On Saturday, September 25, the Taliban executed four people for alleged kidnapping and strung up their bodies in crowded parts of Herat, western Afghanistan. Thousands of residents have since had to pass the corpses while navigating the city. The shocking display was reminiscent of the previous years of Taliban rule, when citizens were regularly put to death in public without trial. In those days, Herat Sports Stadium was a notorious execution ground.
Some Afghans now fear that public executions under the banner of the Taliban will again become commonplace, as they have been in the Islamic Republic of Iran. Unlike in Iran, a whole generation is now experiencing such things before their very eyes for the first time.
Many passersby in Herat were shocked and sickened by the four bodies hanging from cranes driven into their city on Saturday. The men’s identities were not widely known, nor were the details of the case against them. Younger people had never encountered a public execution before. Of course, some other Herat citizens – outwardly at least – appeared to welcome the move, and even took selfies under the corpses.
Molavi Shirahmad Ammar, the Taliban’s new deputy governor in Herat, told IranWire that the four were understood to have abducted “an investor” and his son, at around 9.45am that same Saturday in the Darb-e Malek area of Herat. But the operation failed, he said, as the perpetrators were then arrested at a Taliban checkpoint.
He went on to say that the four had been executed by firing squad and subsequently hung from cranes says the four were executed by gunfire from Taliban fighters and subsequently hung from cranes at the busy intersections of Mostofit, Darb-e Malik, Darb-e Iraq and Chowk-e Golha, ostensibly as a lesson to other would-be criminals.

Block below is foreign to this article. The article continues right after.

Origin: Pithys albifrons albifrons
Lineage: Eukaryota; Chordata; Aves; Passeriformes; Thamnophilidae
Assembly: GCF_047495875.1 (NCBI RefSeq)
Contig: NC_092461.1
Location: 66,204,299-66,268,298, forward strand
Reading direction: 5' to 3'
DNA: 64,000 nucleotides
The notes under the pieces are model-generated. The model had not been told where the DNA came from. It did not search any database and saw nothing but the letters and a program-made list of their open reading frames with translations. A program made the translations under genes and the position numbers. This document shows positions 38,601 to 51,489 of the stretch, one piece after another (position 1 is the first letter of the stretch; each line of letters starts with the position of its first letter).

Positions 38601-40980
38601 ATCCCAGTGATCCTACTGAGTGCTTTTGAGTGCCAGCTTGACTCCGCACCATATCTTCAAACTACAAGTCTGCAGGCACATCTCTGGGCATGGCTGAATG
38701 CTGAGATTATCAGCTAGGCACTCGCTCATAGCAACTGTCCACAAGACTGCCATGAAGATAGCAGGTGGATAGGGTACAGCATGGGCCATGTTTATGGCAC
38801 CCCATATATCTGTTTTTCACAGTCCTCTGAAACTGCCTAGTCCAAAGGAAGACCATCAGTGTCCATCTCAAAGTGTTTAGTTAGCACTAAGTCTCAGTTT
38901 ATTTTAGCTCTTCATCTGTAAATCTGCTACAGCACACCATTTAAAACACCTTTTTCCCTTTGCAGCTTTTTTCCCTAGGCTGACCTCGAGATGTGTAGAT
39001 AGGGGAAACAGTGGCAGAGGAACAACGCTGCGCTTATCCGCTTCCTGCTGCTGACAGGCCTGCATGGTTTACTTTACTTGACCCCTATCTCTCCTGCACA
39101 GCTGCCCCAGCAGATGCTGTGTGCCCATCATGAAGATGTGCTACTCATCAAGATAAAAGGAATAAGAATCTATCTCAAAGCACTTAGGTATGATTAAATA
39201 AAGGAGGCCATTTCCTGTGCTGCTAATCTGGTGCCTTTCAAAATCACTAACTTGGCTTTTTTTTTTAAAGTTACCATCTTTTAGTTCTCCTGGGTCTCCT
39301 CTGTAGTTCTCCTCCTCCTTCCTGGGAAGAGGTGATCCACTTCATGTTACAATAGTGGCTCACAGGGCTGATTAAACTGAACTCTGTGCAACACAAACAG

"I assure the people of Herat that we will not allow those who cause insecurity to live,” he said. “There has been another, prior case of kidnapping in Herat in which one kidnapper was killed by a police chief and two others were detained. These four who were killed today have been hanged as a lesson to others, so that they won’t disturb the people."
For many people in Herat, however, the big question remains why no such information was released by the authorities, and why not a shred of evidence supporting Shirahmad Ammar’s account has been shared by the Taliban. The alleged victims have also not testified in public.
Kidnapping is far from unheard of in Herat, however, and has been a known issue for more than a decade. Herat is an economic hub of Afghanistan, home to thousands of craftsmen, manufacturers and investors, and the former government had repeatedly called for a serious crackdown on the practice.
Afghans in the streets were divided on whether publicly executing the alleged perpetrators was the right way to respond. Thirty-year-old Herat resident Mohammad Ali, who came to watch the hanging at Mostofit, was emphatic: "If the government execute four more people, then the crimes and theft will disappear. When a thief and a drug addict are executed, security will be provided." Hamidollah Khadem, head of the Herat Chamber of Industries and Mines, also told IranWire he welcomed the new approach.
Others, however, were appalled, and saw it as part of a process of sensitising society to violence. Herat-based civil activist Farshad Mohammadi told IranWire: "The Taliban are showing a violent face; showing that they will never abide by the values of human rights, and that we will continue to see such illegal acts by the Taliban in the future."
Writer Aziz Nikouyar also said he was deeply troubled by the lack of due process. “Determining whether the accused committed a crime must be done by a transparent and competent court, in the presence of a judge, lawyers, evidence. The punishment must also be determined by a competent court. Field trials, and displaying corpses in public, are totally inappropriate, and against both the rules and human values.”
The four executions came shortly after Nuroddin Torabi, the Taliban’s new head of the prisons administration, told the Associated Press that both executions and amputations of convicts in Afghanistan would resume “as a deterrent”. At that time, he said, the new cabinet was still deliberating over whether to carry out such punishments in public.
This article was written by a citizen journalist under a pseudonym.